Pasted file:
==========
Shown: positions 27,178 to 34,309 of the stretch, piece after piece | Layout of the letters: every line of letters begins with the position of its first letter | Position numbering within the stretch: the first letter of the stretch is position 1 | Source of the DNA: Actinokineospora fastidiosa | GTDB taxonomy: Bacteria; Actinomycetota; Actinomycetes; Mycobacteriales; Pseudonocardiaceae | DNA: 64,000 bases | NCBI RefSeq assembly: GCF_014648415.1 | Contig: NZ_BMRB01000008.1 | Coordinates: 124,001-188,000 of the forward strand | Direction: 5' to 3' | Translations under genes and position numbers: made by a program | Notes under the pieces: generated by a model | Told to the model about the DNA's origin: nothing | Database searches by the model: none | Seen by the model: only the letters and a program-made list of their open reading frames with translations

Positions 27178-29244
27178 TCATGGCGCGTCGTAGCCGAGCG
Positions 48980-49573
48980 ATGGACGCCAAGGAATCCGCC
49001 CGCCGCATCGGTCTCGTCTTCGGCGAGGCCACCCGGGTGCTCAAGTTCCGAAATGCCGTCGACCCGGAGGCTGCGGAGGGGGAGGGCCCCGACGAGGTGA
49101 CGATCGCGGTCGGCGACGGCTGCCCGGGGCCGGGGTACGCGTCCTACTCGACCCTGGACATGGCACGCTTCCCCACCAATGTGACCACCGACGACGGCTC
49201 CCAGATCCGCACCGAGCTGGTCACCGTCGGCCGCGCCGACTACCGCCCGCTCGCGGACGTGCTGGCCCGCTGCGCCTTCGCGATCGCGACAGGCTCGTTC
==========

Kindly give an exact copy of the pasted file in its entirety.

Shown: positions 27,178 to 34,309 of the stretch, piece after piece | Layout of the letters: every line of letters begins with the position of its first letter | Position numbering within the stretch: the first letter of the stretch is position 1 | Source of the DNA: Actinokineospora fastidiosa | GTDB taxonomy: Bacteria; Actinomycetota; Actinomycetes; Mycobacteriales; Pseudonocardiaceae | DNA: 64,000 bases | NCBI RefSeq assembly: GCF_014648415.1 | Contig: NZ_BMRB01000008.1 | Coordinates: 124,001-188,000 of the forward strand | Direction: 5' to 3' | Translations under genes and position numbers: made by a program | Notes under the pieces: generated by a model | Told to the model about the DNA's origin: nothing | Database searches by the model: none | Seen by the model: only the letters and a program-made list of their open reading frames with translations

Positions 27178-29244
27178 TCATGGCGCGTCGTAGCCGAGCG
Positions 48980-49573
48980 ATGGACGCCAAGGAATCCGCC
49001 CGCCGCATCGGTCTCGTCTTCGGCGAGGCCACCCGGGTGCTCAAGTTCCGAAATGCCGTCGACCCGGAGGCTGCGGAGGGGGAGGGCCCCGACGAGGTGA
49101 CGATCGCGGTCGGCGACGGCTGCCCGGGGCCGGGGTACGCGTCCTACTCGACCCTGGACATGGCACGCTTCCCCACCAATGTGACCACCGACGACGGCTC
49201 CCAGATCCGCACCGAGCTGGTCACCGTCGGCCGCGCCGACTACCGCCCGCTCGCGGACGTGCTGGCCCGCTGCGCCTTCGCGATCGCGACAGGCTCGTTC